The GOP Keeps Giving Hillary Clinton a Helping Hand

By constantly insulting women, high-profile Republicans are clearing Clinton's path to the White House.

Sen. Rand Paul, R-Ky., says the National Security Agency's bulk collection of phone metadata is a violation of the Fourth Amendment.

Kentucky Sen. Rand Paul made a ham-fisted attempt at attacking Hillary Clinton.

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With enemies like Chris Christie, Mike Huckabee and Rand Paul, Hillary Clinton doesn't need much help from her friends to reach the White House. Events are breaking her way. Last week, Huckebee did his bit to help out the former secretary of state, and before that Christie, who was the electable GOP candidate, closed the lanes on his road to the White House.

Bless its pointy little head, the Republican Party has done a lot more to undercut the Republican Party than the Democrats. The party of tea, formerly known as the GOP, is doing everything it can to sabotage the 2016 GOP presidential nominee and galvanize the female voters who could be the foundation of Clinton's candidacy in the 2016 Democratic primaries and the general election

Fellow U.S. News blogger Susan Milligan has recently written in these pages about the sorry attitude conservatives have towards women. Recently, right-wing Republicans have launched sexist attacks on Democratic Texas gubernatorial candidate Wendy Davis. The Washington Post reported that Rep. Steve Pearce, R-N.M., had written, "The wife is to voluntarily submit just as the husband is to lovingly lead and sacrifice." Holy 1950's Batman!

[See a collection of political cartoons on the tea party.]

Last week at a conference organized by Republican National Committee Chair Reince Priebus to bridge the gender gap, Huckabee widened it with a statement that demeaned women and Democrats. "If Democrats want to insult the women of America by making them believe that they are helpless without Uncle Sugar coming in and providing for them a prescription each month for birth control because they cannot control their libido or their reproductive system without the help of government," he said.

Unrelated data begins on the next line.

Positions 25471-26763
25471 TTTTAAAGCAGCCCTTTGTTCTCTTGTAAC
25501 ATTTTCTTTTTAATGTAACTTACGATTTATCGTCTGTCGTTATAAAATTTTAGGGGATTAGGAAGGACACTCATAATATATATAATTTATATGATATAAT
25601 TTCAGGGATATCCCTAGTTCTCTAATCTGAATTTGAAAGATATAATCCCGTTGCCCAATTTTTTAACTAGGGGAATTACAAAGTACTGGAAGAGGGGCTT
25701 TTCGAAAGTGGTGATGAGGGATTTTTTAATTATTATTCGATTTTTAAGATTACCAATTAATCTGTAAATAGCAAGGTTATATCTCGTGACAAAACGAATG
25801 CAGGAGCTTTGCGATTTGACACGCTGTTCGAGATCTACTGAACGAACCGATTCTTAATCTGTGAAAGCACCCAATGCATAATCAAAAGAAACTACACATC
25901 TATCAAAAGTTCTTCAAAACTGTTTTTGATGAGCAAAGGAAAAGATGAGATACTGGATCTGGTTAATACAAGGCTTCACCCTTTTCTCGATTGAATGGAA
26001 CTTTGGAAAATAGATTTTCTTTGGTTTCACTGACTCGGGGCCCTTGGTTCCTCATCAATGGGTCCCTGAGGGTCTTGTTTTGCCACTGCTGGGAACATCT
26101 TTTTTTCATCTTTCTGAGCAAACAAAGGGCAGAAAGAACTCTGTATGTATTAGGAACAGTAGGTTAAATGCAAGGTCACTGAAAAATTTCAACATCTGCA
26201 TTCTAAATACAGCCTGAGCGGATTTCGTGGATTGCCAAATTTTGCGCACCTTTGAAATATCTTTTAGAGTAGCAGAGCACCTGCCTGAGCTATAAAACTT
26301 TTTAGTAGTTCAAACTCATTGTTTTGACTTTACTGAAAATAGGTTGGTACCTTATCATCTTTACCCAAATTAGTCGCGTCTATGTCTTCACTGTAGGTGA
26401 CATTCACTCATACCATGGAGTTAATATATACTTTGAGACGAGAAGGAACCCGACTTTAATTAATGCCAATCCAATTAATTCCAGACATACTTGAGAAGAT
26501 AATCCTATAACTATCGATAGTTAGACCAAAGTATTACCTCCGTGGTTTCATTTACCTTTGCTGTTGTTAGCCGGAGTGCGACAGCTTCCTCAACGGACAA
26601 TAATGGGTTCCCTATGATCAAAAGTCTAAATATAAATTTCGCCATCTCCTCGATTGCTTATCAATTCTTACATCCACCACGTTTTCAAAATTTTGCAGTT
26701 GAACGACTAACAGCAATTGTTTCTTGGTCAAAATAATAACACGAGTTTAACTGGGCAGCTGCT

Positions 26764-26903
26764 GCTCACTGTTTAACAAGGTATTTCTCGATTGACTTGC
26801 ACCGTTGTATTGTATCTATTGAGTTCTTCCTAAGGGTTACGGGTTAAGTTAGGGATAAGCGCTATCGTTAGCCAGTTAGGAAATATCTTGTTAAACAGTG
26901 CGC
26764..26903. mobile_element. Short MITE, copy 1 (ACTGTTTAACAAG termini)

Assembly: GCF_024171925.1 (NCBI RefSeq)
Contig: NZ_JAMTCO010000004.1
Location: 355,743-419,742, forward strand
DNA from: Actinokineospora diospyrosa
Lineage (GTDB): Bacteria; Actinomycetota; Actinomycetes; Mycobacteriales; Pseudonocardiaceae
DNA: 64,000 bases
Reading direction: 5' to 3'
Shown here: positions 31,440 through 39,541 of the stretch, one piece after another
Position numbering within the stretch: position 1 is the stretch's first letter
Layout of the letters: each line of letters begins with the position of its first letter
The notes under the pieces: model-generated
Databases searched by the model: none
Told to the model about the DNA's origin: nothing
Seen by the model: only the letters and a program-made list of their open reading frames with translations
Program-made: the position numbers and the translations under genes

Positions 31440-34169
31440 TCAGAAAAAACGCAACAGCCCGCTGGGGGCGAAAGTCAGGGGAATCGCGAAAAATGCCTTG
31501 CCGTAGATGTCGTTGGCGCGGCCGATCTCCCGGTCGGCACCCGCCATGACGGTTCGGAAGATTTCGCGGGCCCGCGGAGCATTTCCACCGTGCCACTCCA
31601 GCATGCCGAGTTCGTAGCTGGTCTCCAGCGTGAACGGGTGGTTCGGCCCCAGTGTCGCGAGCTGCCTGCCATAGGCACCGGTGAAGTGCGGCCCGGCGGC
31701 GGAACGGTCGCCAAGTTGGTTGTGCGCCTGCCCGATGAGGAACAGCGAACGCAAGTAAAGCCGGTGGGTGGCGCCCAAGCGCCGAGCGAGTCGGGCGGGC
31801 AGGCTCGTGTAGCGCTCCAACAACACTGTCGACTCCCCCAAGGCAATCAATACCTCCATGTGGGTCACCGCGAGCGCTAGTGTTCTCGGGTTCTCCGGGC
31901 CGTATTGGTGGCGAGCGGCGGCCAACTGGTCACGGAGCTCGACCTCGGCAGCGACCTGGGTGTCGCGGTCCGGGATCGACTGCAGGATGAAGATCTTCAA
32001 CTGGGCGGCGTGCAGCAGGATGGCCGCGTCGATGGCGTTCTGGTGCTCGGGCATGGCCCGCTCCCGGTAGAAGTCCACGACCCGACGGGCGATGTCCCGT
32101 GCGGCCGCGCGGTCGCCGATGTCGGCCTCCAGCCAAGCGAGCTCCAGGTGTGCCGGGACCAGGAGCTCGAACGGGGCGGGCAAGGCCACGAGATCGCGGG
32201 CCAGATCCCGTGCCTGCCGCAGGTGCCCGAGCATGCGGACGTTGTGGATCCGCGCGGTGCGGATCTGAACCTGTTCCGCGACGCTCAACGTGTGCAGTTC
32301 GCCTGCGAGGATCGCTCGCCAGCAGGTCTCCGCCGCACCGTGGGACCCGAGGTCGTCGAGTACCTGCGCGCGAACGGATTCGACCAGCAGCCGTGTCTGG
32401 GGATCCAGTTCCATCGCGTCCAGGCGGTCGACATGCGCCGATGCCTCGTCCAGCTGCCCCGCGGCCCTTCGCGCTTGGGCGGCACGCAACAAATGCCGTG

I don't heart Huckabee and neither do most female voters. Huckabee's remarks were harmful to Republicans in more ways than drugs and alcohol are to Justin Bieber.

Huckabee's comments about Democratic appeals insulted the women of America. Huckebee made the same mistake that most Republicans have made over the last generation, which is to assume that a political party can reach women simply as the sum of their reproductive organs. The former Arkansas governor and wanabee presidential candidate put himself firmly in the camp of radio host Rush Limbaugh, who called birth control advocate Sandra Fluke a "slut." Women don't want birth control so they can have wanton sex. They practice birth control to do their best for their families and to have the same kind of medical choices men like Huckabee and Limbaugh do.

[See a collection of political cartoons on the Democratic Party.]

Huckabee also falsely accused Democrats of being opportunistic on reproductive rights issues. Unlike Republicans, Democrats understand that women are caring and sensitive. Democratic candidates have successfully demonstrated that they can reach women by talking about jobs and education and by pointing out the pain and suffering that GOP policies and budget cuts inflict on all Americans.

Another potential Republican presidential candidate, Sen. Rand Paul, R-Ky., added fuel to the fire last week when he made a ham-handed effort to strike Hillary Clinton using her husband's prior bad acts. If Paul thinks he can undermine Hillary Clinton by attacking her husband, Chris Christie has a bridge he would like to sell to the senator.

House Republicans are as bad as or worse than Huckabee and Paul. Conservative Republicans decided to preemptively counter President Obama's call for job creation and income equality by highlighting abortion, of all things. Hours before the State of the Union address, congressional Republicans voted to eliminate federal funding for abortions in another attempt to limit health care choices for women.

[See a collection of political cartoons on the Republican Party.]

The feeble tea party attempts to appeal to women are a godsend to Hillary Clinton. Women outnumber men in general elections and female voters make up a big majority of the Democratic primary electorate. Many young women supported Barack Obama over Clinton in the 2008 primary campaign. Candidate Clinton will have to win them over and galvanize them to get out and vote for her. If she is the Democratic presidential nominee, Clinton needs to mobilize the ascendant majority that carried Barack Obama to the White House, which includes young women. Republicans make her job easier every day.

One Republican, Rep. Charlie Dent, R-Pa., had sound advice for his party when he responded to the House abortion vote with this advice. "There are some memos floating around saying how Republican should speak to women," Dent said. "Here's my suggestion for a communications strategy for some of these guys. Four words: Shut the bleep up." Dent spoke the truth but few Republicans will listen.